BEER CAN TRAVEL World of Heineken 41 winter 2009 Harry Werkman and his team must ensure that all the necessary paperwork for each sealed container is ready to be shown to US customs officials 24 hours before the ship that will carry it to the USA even docks in Rotterdam. "A great deal of information must be exchanged in a timely manner to ensure that there are no delays at the wharf," says Fred. In addition, the supply chain has been optimised to reduce costs and C02 emissions. For example, the Zoeterwoude brewery has a container-sharing arrangement with a nearby import company that ensures that trucks never travel with empty containers, effectively saving two truck trips for every container. "That translates to a substantial saving in costs and C02 emissions," says Fred. "In the case of the Hawaii supply chain, it means 600 containers a year, which translates to 1,200 truck journeys saved." As an acknowledged leader in sustainability, Heineken is always looking for ways to improve its performance in this area. In line with this, Heineken Netherlands will reduce the amount of road transport involved in the Hawaii supply chain substantially by the middle of 2010. Trucks will carry the containers from Zoeterwoude to wharfs on the Old Rhine river, where they will be loaded onto barges. The boats are capable of transporting 45 containers each, and each shipment represents several truckloads, with a fraction of the C02 emissions, says Fred. Once loaded in Rotterdam, the bottles cross the Atlantic. The actual route depends on the vessel's other destinations. After about 30 days at sea, the container of Heineken® is offloaded in Long Beach, near Los Angeles, in California. Planning for the Hawaii supply chain must take account of the fact that non-US ships may not carry cargo from one US port to another, explains Greg Sommer, Market Demand Manager responsible for Heineken North America. "The Heineken shipment will have been cleared by US Customs four days before it reaches port. On arrival, the container is transferred to a US ship for the week-long third leg of its journey from Long Beach to the harbour of Honolulu, the State Capital of Hawaii, on the island of Oahu. More recently, Heineken has started shipping directly to some of the outer Hawaiian islands as well. "Using this direct method, we also eliminate substantial savings in road transport costs and C02 emissions by having more than half of the beer effectively bypassing our California warehouse," says Greg. Extra shipments from HUSA's Long Beach warehouse are laid on to meet the growing demand, he adds. Refining the Hawaii supply chain by the addition of direct deliveries to the outer islands, rather than relying on a single point of delivery in Oahu has removed a lot of complexity from the equation, comments Brant Wutzl, Director of Supply Chain Management for HUSA's Central and West Regions. "Now, we can supply the larger islands directly with quantities determined by our Hawaiian distribution partner, Paradise Beverages." The ability to ship directly to the outer islands has also removed many of the challenges involved in supplying fresh beer to thirsty consumers in Hawaii, says Gregg Ramos, HUSA's Senior Director Supply Chain Management. "The more direct shipments have ensured that we can deliver fresh beer to consumers on all the islands." An important driver in the development of the supply chain has been the impressive growth of Heineken® in Hawaii, where the brand has seen an average year-on-year growth rate of around 17 per cent over the last decade. "Heineken® sells through very rapidly in Hawaii, so we had to further improve our delivery lead-times," says Greg. "Yes, Hawaii is a real jewel in the crown of our Dutch portfolio," says Edward Goh, Zone Director Pacific Northwest at HUSA. "With only 1.2 million people, Hawaii as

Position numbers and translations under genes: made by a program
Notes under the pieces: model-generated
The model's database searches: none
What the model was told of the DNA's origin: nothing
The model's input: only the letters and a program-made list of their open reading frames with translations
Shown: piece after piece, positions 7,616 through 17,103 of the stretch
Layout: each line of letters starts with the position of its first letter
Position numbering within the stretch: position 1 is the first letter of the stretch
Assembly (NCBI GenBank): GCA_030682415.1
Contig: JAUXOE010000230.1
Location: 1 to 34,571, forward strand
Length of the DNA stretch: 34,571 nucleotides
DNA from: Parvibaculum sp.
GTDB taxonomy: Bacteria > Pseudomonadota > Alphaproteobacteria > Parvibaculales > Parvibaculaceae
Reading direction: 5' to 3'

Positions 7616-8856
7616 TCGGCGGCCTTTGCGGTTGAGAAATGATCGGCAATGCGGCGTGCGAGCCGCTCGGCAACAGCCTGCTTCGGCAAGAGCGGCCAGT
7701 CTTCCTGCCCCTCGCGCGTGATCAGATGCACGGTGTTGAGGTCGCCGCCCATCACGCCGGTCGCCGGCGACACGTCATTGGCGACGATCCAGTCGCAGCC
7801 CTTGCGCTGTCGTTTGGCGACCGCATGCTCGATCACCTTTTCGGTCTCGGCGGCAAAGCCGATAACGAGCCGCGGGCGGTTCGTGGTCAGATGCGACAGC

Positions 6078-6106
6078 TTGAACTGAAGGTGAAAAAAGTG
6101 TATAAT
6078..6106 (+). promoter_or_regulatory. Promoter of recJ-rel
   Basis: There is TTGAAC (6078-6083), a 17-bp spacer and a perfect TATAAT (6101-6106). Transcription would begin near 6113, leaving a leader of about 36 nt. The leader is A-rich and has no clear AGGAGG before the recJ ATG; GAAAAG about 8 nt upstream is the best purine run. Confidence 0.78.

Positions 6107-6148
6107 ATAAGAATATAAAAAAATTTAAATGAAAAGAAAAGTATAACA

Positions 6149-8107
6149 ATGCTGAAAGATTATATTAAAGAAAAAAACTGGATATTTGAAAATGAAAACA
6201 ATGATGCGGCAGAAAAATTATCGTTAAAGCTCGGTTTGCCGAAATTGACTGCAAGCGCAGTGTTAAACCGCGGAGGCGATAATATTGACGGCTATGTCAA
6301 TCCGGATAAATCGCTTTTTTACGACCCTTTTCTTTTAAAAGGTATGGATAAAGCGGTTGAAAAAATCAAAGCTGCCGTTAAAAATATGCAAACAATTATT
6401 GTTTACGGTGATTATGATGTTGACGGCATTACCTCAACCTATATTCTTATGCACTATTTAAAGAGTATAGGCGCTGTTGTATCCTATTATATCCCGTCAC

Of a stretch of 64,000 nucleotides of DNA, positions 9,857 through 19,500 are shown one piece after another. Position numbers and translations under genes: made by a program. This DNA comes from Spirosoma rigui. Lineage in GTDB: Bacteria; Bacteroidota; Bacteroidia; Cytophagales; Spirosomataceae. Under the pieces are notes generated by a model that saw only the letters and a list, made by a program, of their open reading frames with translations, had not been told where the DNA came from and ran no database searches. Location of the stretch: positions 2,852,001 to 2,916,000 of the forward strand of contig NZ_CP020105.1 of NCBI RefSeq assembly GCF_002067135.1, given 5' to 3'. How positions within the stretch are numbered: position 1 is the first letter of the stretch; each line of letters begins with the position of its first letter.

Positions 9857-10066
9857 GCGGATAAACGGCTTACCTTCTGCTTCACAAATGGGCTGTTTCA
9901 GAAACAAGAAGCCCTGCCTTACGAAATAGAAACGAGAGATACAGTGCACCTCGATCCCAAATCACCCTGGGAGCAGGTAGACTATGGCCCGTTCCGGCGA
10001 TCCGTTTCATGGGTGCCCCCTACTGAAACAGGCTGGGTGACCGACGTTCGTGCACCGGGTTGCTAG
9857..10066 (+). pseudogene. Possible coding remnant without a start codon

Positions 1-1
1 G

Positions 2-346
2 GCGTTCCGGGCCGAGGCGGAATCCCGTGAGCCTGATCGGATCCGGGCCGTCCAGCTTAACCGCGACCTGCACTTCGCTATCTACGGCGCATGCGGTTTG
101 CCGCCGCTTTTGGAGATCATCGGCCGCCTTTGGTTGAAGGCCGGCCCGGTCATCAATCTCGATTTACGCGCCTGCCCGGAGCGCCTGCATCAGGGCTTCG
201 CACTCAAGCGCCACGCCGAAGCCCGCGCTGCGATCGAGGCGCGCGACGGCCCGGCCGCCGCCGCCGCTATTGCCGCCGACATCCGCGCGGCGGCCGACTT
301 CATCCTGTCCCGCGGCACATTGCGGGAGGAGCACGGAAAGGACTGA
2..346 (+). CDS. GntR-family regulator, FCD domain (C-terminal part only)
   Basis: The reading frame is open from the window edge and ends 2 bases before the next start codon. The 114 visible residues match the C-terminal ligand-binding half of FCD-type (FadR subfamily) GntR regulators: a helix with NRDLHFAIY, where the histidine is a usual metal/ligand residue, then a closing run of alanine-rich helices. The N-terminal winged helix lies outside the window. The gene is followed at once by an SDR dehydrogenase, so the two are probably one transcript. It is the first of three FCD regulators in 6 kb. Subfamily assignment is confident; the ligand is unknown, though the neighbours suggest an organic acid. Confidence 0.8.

Jaarverslagen en Personeelsbladen Heineken

World of Heineken | 2008 | | pagina 133